The technology press is talking widely about a serious data breach at LinkedIn, in which 6.5 million password hashes were apparently leaked onto file sharing sites by an unknown hacker group. If you haven’t already done so, check your password by visiting leakedin.org, a courtesy site that calculates your password hash and checks it against the leaked database.
As you should, I checked my LinkedIn password against the database, and was shocked to find it was in there. Here’s the thing: Because I’m aware of the risks posed by “rainbow tables” (Wikipedia), I use long, complex passwords for all of my logins. My LinkedIn password was 13 characters long, and contained a mixture of upper and lower case letters, numbers, and symbols (i.e. !@#$…).
By using a 13-character password with this mixture of symbols, I reduce the risk of my password being guessed through brute force attacks, by ensuring that an attacker would need to test an unreasonably large number of passwords before finding mine. For fun, I used Wolfram Alpha to determine the search space for my password. Here’s what that calculation looks like:
total symbols = (26 letters from a-z) + (26 letters from A-Z) + (10 numbers) + (10 symbols) = 72
total number of 13-character passwords = total symbols ^ 13 = 1.4 × 10^24
average number you have to guess = total number of 13-character passwords / 2 = 7 x 10^23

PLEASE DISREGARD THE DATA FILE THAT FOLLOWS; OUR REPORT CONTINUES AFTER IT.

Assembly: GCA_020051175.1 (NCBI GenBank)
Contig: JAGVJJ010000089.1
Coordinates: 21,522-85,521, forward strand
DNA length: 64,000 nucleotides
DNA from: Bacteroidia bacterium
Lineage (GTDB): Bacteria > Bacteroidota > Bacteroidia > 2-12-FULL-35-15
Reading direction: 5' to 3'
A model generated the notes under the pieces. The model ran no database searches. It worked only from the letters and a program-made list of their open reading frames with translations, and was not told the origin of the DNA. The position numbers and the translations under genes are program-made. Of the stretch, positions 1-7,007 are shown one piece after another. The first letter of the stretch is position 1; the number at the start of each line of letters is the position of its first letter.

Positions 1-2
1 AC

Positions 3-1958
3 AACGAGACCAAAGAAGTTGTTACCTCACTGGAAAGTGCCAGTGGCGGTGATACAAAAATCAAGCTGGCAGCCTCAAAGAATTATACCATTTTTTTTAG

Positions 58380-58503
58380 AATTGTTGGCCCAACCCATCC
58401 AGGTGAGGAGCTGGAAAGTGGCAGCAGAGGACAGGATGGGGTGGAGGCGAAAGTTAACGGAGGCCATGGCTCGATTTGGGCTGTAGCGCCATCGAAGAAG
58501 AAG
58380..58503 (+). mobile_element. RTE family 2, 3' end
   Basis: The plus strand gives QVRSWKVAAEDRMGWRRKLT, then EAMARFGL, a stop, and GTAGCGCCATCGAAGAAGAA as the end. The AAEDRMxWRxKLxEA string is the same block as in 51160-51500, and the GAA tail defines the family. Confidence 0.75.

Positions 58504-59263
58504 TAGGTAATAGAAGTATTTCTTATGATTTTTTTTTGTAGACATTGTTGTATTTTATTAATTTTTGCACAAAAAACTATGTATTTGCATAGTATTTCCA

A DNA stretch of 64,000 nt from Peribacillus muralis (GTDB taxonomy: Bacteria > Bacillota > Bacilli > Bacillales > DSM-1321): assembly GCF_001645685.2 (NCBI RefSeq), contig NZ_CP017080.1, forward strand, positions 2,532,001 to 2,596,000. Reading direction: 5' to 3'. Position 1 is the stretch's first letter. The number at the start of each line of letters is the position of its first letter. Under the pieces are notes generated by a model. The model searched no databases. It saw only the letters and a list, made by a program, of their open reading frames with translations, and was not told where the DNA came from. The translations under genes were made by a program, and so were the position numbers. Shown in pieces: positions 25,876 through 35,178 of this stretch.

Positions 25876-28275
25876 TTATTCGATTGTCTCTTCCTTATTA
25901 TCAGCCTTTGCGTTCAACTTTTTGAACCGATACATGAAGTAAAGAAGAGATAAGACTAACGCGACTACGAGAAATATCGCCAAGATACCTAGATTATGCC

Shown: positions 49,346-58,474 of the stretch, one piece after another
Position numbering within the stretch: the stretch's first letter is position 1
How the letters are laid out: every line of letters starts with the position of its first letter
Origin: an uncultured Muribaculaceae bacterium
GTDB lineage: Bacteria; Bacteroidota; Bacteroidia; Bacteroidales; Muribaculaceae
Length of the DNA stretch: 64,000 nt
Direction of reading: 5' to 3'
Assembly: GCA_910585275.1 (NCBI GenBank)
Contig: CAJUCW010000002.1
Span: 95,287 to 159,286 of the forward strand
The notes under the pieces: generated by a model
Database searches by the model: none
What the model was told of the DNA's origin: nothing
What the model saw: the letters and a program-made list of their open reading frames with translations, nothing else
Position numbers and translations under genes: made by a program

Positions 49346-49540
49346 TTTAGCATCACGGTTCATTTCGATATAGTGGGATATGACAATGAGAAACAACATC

… that’s 7 with 23 zeroes, or one million billion billion and change; approximately 1 septillion.
Modern brute-force password hashing programs running on GPU hardware can test approximately 11 billion passwords per second. That’s a big number, but it’s not nearly large enough to conquer a septillion.
If you divide 7 × 10^23 by 11 billion, you get ~6.4 × 10^13. This is the number of seconds in 2 million years. In other words, if you wanted to brute force guess my 13-character password drawn from a 72-symbol character set, it would take a well-equipped computer 2 million years.
Let’s say you had a big cluster of computers — 10,000 of them. It would still take 200 years to guess my password.
In summary, I don’t think these passwords were brute-forced. It just doesn’t make any sense. These passwords weren’t brute-forced. They were stolen in plaintext (from LinkedIn’s servers or elsewhere), and whomever stole them published the SHA1 hashes simply to prove to buyers of the data that they had the real goods.